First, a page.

If you have kids, you can rest assured that a Sphynx will get along great with the youngest members of your family as this cat loves children. It’s also a cat that will be friendly toward people visiting your home and one that can get along great with a pet dog or even another cat.

However, their lack of hair is their Achilles’ heel. Sphynx cats don’t have the advantages of fur. The consensus among the veterinary community is that one of the primary roles of fur is to provide an animal with warmth, a luxury not afforded to the Sphynx. Fur is also needed for protection against the sun, as it naturally deflects sunlight away from a cat’s body.

The Sphynx loves to sunbathe because they often feel cold, but exposure to sunlight with no fur to protect them means they can easily burn. Prolonged exposure to the sun is also associated with certain cancers in cats, such as squamous cell carcinoma. Therefore, this breed requires extensive care to keep warm and be protected from the sun. This is best done by offering them warm spots in the house and having them wear pet clothes to protect them from the sun (especially when they’re taken outdoors). Sunscreen remains controversial, as most pet sunscreen isn’t FDA regulated yet.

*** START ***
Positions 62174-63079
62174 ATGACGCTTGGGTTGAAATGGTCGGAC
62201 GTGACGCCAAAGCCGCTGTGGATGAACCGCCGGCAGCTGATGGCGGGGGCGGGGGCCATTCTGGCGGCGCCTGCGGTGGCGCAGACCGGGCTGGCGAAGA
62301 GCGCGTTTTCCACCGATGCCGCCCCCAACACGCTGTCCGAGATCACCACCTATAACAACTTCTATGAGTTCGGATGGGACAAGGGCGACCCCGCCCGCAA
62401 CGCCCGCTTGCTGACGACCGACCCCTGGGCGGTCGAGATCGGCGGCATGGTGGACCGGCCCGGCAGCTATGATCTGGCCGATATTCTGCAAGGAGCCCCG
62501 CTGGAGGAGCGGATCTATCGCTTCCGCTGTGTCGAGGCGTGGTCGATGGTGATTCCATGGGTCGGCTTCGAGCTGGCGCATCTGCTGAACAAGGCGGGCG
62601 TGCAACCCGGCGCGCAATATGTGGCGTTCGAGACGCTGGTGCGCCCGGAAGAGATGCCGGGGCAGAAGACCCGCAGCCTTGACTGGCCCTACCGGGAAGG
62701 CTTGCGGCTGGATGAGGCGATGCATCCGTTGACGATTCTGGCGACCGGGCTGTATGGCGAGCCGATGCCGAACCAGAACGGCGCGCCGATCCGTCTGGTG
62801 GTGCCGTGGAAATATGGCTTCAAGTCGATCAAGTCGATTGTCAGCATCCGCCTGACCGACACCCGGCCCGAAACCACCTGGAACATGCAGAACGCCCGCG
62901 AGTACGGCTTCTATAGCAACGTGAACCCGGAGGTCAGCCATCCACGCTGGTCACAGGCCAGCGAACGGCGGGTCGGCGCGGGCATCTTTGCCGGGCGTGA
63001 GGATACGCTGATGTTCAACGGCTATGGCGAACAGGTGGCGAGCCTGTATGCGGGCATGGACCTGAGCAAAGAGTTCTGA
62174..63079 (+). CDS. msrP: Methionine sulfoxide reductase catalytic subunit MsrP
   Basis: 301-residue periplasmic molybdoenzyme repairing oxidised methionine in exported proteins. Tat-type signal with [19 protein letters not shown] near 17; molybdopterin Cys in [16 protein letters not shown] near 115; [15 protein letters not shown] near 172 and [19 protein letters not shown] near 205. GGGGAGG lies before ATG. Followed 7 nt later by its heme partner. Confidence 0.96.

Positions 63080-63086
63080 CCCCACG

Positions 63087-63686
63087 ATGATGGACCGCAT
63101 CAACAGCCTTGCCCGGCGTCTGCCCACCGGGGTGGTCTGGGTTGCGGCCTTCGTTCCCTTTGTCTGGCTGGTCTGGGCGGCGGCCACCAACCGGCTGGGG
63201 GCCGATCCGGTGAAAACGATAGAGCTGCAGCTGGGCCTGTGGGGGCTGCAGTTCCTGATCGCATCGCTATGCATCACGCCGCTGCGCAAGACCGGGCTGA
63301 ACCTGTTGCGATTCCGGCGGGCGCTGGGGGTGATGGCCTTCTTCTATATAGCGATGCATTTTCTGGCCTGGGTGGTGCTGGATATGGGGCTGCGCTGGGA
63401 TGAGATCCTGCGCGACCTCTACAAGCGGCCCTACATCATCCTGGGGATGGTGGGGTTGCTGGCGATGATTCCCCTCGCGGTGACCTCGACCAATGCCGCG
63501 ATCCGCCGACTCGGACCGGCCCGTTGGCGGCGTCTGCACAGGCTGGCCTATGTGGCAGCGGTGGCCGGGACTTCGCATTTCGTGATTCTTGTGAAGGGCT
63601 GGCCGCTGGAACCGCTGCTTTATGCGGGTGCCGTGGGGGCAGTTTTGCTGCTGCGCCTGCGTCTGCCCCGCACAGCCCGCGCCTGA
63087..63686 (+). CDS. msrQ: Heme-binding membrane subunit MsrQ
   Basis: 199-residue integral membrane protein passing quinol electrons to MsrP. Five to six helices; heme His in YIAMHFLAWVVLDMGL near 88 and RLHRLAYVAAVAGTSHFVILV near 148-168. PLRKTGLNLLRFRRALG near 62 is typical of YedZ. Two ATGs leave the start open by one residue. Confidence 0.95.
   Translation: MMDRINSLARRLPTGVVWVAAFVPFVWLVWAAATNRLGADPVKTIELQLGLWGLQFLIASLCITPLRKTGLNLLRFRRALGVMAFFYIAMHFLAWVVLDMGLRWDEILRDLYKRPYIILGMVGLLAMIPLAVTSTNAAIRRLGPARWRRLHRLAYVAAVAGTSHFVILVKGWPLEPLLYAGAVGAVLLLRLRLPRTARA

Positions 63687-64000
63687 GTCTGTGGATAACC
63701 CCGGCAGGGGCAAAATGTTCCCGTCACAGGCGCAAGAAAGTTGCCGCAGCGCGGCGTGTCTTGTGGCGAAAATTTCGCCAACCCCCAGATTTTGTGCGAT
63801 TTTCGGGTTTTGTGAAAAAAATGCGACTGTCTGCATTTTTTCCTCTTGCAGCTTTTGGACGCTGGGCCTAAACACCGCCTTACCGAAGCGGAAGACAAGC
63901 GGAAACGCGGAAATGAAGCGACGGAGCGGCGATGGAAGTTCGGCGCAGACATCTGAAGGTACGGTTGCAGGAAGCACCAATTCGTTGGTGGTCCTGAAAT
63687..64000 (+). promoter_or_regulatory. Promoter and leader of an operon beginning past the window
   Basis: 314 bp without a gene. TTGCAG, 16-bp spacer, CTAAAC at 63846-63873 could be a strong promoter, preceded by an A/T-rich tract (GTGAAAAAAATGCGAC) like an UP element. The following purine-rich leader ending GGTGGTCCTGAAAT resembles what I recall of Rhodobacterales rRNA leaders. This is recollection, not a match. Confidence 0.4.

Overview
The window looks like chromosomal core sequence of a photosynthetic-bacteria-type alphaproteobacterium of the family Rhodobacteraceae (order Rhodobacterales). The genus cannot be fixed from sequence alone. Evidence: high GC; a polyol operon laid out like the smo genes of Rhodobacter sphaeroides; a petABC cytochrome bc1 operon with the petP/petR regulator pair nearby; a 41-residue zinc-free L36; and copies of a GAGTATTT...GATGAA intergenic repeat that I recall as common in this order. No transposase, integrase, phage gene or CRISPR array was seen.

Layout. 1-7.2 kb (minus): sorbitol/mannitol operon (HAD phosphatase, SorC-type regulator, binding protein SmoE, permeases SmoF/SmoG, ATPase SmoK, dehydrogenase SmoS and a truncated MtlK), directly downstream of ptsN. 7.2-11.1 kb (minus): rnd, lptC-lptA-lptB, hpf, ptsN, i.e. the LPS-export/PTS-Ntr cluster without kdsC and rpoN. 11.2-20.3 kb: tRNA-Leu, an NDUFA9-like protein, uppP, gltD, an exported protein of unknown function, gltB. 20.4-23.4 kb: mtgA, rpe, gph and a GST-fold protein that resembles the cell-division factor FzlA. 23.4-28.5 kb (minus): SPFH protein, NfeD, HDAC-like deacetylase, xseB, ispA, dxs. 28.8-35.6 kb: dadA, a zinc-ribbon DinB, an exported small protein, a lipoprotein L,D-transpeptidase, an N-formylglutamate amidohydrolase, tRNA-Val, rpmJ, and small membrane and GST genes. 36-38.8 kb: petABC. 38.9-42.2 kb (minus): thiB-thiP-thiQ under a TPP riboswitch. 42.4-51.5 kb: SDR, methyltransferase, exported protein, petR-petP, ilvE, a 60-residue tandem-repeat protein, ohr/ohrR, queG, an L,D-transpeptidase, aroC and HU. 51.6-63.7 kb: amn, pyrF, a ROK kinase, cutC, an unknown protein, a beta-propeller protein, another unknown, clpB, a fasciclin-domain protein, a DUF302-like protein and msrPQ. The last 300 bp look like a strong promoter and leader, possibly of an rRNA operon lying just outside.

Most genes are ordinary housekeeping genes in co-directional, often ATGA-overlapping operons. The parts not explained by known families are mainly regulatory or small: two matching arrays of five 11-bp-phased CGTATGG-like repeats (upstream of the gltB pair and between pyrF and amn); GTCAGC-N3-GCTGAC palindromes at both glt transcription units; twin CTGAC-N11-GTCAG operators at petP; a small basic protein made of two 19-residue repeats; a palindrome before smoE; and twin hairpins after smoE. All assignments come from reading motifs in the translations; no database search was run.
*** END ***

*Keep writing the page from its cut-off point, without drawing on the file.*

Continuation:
Warmth isn’t the only special care that this breed requires. Since they lack any meaningful amount of fur, they need frequent baths (two to four times in a month) to control the level of skin oils and for proper skin microbe regulation. Extra attention is required for the spaces between the wrinkles and crevices of their skin, including their ears (which also lack hair).

Please note that these aren’t the only issues that these cats can face. The Sphynx may also have a hereditary risk for certain heart problems and a disorder known as muscular dystrophy.

Overall, a Sphynx makes an endearing pet that will fit into most households and lifestyles. While it may take you a while to get used to a Sphynx’s exotic naked look, before you know it, your pet Sphynx will hold a special place in your heart as this is a loving and friendly cat breed to own.